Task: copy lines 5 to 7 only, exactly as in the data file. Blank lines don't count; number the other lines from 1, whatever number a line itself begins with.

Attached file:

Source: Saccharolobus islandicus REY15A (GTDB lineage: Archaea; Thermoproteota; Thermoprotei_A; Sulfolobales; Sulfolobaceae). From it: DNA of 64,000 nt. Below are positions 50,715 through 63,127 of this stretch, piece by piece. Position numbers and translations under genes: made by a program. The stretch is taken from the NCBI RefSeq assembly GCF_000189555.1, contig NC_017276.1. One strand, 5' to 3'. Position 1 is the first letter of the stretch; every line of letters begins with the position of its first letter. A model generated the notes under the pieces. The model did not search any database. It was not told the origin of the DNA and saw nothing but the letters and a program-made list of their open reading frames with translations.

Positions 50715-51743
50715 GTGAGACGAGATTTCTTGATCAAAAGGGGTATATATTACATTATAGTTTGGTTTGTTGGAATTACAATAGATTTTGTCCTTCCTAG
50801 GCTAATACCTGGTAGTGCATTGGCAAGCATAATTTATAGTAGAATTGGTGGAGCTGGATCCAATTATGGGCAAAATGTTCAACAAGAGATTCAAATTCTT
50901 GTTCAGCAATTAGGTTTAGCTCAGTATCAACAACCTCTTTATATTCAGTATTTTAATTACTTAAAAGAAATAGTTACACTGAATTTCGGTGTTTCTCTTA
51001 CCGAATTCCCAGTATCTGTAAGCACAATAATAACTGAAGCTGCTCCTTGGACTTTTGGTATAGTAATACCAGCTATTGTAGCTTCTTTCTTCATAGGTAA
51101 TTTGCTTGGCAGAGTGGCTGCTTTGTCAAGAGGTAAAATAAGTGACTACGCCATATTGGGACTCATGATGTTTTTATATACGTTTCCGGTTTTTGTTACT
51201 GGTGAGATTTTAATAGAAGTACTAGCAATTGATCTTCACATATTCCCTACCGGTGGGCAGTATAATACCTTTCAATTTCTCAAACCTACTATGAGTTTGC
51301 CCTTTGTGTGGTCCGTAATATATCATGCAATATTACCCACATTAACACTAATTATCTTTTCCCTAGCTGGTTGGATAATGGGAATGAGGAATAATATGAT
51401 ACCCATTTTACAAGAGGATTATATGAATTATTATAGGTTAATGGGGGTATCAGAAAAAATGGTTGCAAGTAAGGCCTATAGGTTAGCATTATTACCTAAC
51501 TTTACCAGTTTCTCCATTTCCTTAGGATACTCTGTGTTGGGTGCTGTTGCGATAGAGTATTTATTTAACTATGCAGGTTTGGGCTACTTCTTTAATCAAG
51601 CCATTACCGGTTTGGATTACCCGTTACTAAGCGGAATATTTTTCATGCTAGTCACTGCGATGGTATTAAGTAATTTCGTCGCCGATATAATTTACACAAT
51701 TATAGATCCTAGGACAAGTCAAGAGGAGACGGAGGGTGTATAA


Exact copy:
50901 GTTCAGCAATTAGGTTTAGCTCAGTATCAACAACCTCTTTATATTCAGTATTTTAATTACTTAAAAGAAATAGTTACACTGAATTTCGGTGTTTCTCTTA
51001 CCGAATTCCCAGTATCTGTAAGCACAATAATAACTGAAGCTGCTCCTTGGACTTTTGGTATAGTAATACCAGCTATTGTAGCTTCTTTCTTCATAGGTAA
51101 TTTGCTTGGCAGAGTGGCTGCTTTGTCAAGAGGTAAAATAAGTGACTACGCCATATTGGGACTCATGATGTTTTTATATACGTTTCCGGTTTTTGTTACT